Allergic Rhinitis: Insights from Your Allergy Clinic

Hay fever is often treated as a fact of life. As the weather gets warmer and pollen starts to fill the air, it is common to assume that sneezing, coughing, and headaches are just par for the course.

In fact, these symptoms are the result of allergic rhinitis. By understanding what this disease is and what causes it, you can get the support you need from your local allergies and asthma clinic and defend your health all year long.

What is allergic rhinitis?

Allergic rhinitis is a condition that occurs when your body mistakes a normal substance for a disease or other threat to your health. Your immune system then responds by attacking the substance, leading to one or more of the following symptoms:

  • A runny, stuffy, or itchy nose
  • Watery or itchy eyes
  • Dark circles under your eyes
  • A sore throat
  • Coughing and sneezing
  • Headaches
  • Itchy or dry skin
  • Lack of energy or fatigue
  • Hives

Allergic rhinitis tends to occur during the spring in response to the pollen that fills the air. People refer to the resulting springtime symptoms as “hay fever.” But pollen is not the only allergen that leads to this condition. Mold, pet dander, skin flakes, dust mite droppings, and countless other substances can cause allergic rhinitis throughout the year. If you have asthma or allergies, it is important to stay on the lookout for all the symptoms of an immune system overreaction.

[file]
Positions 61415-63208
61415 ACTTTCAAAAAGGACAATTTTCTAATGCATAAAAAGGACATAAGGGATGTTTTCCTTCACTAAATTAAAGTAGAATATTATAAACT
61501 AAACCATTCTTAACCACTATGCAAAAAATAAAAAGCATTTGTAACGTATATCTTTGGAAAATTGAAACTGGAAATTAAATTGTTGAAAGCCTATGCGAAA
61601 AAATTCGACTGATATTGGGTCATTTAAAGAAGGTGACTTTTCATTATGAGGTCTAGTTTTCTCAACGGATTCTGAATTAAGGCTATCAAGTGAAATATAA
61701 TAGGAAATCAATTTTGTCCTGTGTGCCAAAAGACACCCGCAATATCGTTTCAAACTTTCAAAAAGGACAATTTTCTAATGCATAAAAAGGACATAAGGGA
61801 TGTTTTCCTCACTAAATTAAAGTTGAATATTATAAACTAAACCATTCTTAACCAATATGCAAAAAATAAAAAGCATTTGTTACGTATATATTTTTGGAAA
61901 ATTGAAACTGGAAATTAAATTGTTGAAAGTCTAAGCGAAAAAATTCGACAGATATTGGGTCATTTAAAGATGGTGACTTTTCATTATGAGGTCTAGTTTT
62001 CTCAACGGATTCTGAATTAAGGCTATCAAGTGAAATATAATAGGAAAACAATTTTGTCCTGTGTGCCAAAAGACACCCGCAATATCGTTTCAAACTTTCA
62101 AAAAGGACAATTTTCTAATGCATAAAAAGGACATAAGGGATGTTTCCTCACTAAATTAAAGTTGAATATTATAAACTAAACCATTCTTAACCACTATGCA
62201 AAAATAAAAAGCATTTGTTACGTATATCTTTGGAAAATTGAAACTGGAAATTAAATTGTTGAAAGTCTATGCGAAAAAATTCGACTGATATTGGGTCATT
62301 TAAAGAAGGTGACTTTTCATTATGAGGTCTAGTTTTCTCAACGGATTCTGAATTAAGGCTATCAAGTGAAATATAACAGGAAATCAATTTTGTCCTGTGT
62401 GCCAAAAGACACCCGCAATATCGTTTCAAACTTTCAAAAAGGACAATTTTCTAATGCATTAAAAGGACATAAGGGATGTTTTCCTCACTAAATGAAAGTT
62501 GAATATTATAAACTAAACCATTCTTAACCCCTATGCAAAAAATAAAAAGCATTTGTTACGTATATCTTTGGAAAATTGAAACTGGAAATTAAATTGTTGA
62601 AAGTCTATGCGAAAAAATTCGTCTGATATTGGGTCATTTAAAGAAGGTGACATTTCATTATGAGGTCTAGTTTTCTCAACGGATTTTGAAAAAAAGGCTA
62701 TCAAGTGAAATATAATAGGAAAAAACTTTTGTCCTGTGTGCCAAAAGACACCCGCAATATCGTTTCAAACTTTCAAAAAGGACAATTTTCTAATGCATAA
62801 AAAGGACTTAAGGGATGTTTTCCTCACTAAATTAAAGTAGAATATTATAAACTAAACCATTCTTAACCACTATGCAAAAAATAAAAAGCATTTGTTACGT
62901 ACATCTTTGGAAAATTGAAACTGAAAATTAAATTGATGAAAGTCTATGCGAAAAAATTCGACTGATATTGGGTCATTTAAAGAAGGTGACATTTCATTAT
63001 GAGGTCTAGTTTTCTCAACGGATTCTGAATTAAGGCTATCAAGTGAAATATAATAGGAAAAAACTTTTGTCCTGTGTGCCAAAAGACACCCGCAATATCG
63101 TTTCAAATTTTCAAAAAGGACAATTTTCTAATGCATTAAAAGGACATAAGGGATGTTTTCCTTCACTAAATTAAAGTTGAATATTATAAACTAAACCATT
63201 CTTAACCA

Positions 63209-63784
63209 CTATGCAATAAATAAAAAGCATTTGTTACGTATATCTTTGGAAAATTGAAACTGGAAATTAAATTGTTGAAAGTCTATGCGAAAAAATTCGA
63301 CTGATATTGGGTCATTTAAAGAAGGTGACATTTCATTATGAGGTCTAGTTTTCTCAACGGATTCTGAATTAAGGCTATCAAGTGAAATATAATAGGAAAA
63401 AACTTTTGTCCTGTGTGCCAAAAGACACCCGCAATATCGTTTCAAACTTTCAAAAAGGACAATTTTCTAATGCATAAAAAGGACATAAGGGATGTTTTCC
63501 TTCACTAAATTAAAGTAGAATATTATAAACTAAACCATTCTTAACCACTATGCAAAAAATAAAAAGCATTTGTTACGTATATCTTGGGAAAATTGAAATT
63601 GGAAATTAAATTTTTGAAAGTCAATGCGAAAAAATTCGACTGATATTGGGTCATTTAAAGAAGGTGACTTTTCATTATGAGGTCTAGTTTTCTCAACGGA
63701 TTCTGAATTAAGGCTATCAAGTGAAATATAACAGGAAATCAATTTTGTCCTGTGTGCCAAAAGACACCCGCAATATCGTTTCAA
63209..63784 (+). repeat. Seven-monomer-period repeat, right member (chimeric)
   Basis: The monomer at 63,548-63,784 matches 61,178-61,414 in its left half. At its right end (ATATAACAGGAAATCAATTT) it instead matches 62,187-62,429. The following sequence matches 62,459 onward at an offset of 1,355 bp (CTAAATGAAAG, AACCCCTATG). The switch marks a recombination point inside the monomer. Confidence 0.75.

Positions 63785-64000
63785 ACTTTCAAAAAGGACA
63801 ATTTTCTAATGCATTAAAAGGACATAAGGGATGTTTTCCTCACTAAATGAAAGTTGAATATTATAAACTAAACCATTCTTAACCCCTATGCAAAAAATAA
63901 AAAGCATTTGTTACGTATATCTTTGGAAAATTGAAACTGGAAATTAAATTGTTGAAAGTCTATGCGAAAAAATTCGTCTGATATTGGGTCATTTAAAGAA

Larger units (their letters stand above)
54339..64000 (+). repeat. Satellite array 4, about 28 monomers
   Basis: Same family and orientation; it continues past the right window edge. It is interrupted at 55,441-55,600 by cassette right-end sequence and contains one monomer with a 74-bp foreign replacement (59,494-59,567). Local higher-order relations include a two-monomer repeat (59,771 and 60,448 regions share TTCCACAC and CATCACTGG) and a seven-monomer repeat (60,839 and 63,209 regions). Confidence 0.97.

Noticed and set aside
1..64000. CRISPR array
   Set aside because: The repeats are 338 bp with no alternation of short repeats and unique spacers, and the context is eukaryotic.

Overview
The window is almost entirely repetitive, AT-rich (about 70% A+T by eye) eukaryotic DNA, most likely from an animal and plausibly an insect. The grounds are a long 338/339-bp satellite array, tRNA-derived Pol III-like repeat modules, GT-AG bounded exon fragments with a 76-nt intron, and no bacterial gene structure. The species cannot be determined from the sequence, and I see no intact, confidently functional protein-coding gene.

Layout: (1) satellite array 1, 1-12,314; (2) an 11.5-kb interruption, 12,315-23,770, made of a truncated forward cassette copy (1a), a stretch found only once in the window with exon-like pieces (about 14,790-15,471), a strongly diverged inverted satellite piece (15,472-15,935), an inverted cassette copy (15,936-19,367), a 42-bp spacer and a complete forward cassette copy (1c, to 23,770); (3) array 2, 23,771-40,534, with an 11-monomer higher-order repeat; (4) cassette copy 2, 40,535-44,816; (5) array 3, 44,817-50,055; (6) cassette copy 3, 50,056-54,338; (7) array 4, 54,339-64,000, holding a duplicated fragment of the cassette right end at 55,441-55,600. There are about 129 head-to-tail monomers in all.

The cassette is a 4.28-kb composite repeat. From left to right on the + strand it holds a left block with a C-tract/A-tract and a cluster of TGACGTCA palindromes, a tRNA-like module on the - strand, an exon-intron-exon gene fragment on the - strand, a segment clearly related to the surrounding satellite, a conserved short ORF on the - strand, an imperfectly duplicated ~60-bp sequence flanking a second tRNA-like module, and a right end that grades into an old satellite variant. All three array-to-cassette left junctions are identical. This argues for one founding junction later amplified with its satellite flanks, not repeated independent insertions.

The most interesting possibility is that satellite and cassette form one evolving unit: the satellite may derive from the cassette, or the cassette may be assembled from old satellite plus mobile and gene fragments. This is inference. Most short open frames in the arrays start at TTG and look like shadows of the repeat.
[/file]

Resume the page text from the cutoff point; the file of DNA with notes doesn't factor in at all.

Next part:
What can I do about allergic rhinitis?

The first step to dealing with allergic rhinitis is to make sure that it is, in fact, what you are suffering from. If you experience headaches, sneezing, and other symptoms, you should go get an allergic rhinitis test in Little Rock or Conway. This lets you rule out other causes and make sure allergic rhinitis treatments are right for you.
If your tests come back positive, you have a number of options to deal with allergic rhinitis. These include:

  • OTC Drugs– If your symptoms are mild, you may be able to manage them with over-the-counter antihistamines and decongestants.
  • Prescription Medications– More severe cases of allergic rhinitis often require antihistamines that are stronger than what is available over the counter. You will thus need a prescription from your local allergy clinic to get these medicines.
  • Immunotherapy– If you want to deal with allergic rhinitis for the long haul, immunotherapy may be the solution you are looking for. It involves injecting you with trace amounts of the substance that causes your symptoms. Over time, your body will become used to this substance, leading your immune system to react less strongly to it. Your symptoms will thus become mild and manageable, and may even disappear entirely.

Arkansas Allergy and Asthma Clinic has helped Arkansans deal with allergic rhinitis and a host of other issues for more than 80 years. To learn more about our clinic or request an appointment, contact us by calling (501) 227-5210 today.